Image by Daniels Joffe on Unsplash, used with permission
King Neptune’s Joust
Who seeks to best the ocean’s roar
is just a fool, and no more—
delusional right to his core.
The protection of the knights of yore—
that plaited metal that they wore—
was but a many-chambered door
that led them to the ocean’s floor.
For the dVerse Poets Quadrille Challenge: Roar.
Venus in the Year 2020
She is in us, this woman with a skull face
and feathers for hair.
She rises over the bones of her past
with a slow shield
and a fast axe.
From the crest of her walking stick,
hair streams in the wind
as though head and staff
have traded adornment.
She has painted detachment on her face
and tucked emotions under a skin cloak
shredded by the teeth of her life.
She wears her seeds
wound around her long throat,
streaming down her front
to end in a pendant
made from bones
Behind her and beside her,
the skeletons of her memories
in hide pouches.
With few secrets left,
she stands sentinel
on the mountain.
If she could fly?
She has plucked
For dVerse Poets Open Link Night.
Although it is the day lit world that shouts at me, it seems
that when darkness closes, you echo in my dreams.
For dVerse Poets: Echo
A cow is screaming across the arroyo. Fireworks explode in honor of whatever saint’s day is being celebrated this week, drowning out her loud shrieking bellows. It is twelve hours later that someone finds the cow, her horns caught in the wire fence. Too late to save her, they do the kind thing and a single shot rings out. When her owner leaves her for the buzzards, a stench settles over the neighborhood, and we pay a man to cover her in quicklime. It is months later that someone ventures up to find a perfect effigy of the cow—jaws open in her last cries of agony. In mistaking concrete for quicklime, the man we paid to do away with her has instead constructed her monument. Immortalized on that mountain where few others will ever see her, I often see her in my dreams.
For dVerse Poets, we were to write a story of 144 words or less that made use of the line about the screaming cow above. You can read the stories others wrote on the topic by hitting the dVerse link above. This one is exactly 144 words. True story, by the way.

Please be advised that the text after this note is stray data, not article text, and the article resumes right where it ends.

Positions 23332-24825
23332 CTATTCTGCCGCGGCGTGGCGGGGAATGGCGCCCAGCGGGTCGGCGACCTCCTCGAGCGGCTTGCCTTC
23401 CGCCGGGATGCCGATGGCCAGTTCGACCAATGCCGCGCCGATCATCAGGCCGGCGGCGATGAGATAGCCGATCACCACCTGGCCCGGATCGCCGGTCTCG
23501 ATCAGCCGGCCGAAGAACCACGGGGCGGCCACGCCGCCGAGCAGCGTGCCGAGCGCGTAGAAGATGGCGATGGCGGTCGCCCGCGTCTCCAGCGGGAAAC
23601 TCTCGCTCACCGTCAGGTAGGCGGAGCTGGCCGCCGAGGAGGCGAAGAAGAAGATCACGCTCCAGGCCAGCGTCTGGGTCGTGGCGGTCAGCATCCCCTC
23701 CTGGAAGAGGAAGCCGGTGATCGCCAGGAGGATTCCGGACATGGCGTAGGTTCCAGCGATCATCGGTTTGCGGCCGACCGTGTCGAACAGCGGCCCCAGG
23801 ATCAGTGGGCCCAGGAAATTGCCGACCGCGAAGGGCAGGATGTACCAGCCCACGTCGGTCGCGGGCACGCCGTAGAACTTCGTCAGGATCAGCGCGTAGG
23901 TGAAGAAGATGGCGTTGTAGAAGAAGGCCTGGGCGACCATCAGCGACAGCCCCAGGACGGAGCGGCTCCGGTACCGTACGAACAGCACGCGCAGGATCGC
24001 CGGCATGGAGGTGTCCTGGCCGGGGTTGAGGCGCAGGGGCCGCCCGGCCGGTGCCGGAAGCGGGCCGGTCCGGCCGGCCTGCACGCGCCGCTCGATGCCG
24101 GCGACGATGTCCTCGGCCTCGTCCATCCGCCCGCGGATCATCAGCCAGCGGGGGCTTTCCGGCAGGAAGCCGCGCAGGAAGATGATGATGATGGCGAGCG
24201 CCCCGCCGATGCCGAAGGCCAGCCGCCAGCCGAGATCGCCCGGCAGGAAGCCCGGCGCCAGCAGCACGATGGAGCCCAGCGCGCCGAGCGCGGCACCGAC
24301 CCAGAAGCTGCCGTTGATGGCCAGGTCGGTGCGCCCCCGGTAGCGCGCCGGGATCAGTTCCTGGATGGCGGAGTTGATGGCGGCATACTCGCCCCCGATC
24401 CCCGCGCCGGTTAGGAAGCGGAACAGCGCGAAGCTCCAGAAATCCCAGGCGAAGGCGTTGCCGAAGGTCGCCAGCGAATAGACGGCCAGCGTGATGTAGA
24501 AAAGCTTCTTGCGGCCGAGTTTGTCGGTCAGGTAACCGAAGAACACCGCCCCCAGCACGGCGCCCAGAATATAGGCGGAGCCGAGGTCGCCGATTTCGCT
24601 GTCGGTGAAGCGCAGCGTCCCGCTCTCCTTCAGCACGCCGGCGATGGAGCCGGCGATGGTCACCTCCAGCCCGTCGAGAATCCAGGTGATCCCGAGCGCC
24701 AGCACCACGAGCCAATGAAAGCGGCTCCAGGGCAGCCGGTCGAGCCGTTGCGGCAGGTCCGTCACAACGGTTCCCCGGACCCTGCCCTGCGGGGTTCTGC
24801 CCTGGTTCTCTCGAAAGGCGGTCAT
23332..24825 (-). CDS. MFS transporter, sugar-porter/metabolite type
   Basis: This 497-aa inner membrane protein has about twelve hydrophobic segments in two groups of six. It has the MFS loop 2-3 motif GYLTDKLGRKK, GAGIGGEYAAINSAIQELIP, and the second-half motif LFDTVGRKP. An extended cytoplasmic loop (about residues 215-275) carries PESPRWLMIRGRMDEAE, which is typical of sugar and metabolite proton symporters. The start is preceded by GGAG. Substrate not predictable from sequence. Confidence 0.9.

Out beyond the breakers, you curl and curl and curl,
until you reach that breaking place where you start to unfurl.
Then you slap your underbelly on the sand’s soft lap.
Before sneaking back and under, rolling back out there,
past a reef of coral, without a human care,
’til you begin
to curl and curl and curl.
For dVerse Poets, Apostrophe (Apostrophe is a poetic device in which you address an inanimate object, animal or a person not present.)
That crepey neck.
I’m going to look like my Grandmother.
But I refuse to wear blue tennis shoes like her,
and when my jewelry starts turning black,
I’ll stop wearing it.
I won’t use straight pins for buttons
or rat my hair and roll it in a bun.
I won’t save Cracker Jack prizes in canning jars
or give all my money to the Seventh day Adventists.
I will not save food in my purse to take home from family dinners,
and I won’t let so many cats sleep in the henhouse.
For dVerse Poets Open Link Night
I Just Get My Religion from People
She hooks one long red fingernail
and her left ear disappears.
She points the nail tip to her thumb
and the table rises into the air.
She wrinkles her nose and the table
comes down but the lights go out.
When they come on,
she’s gone but her shoes are still
under the table,
one toe pointed backward––
one heel broken.
Music shows in the air,
hung there by its black tails.
I open a window, blow
jazz to the corners of the room.
I open the door and her shoes walk
out on the wrong side of each other.
“How’s she doing today?” asks the doorman
on my way out.
“We’re getting her act together,” I say.
Catch up to her shoes at the
taxi stand at the corner,
hail them a cab.
For the dVerse Poets Surreal Poetry prompt.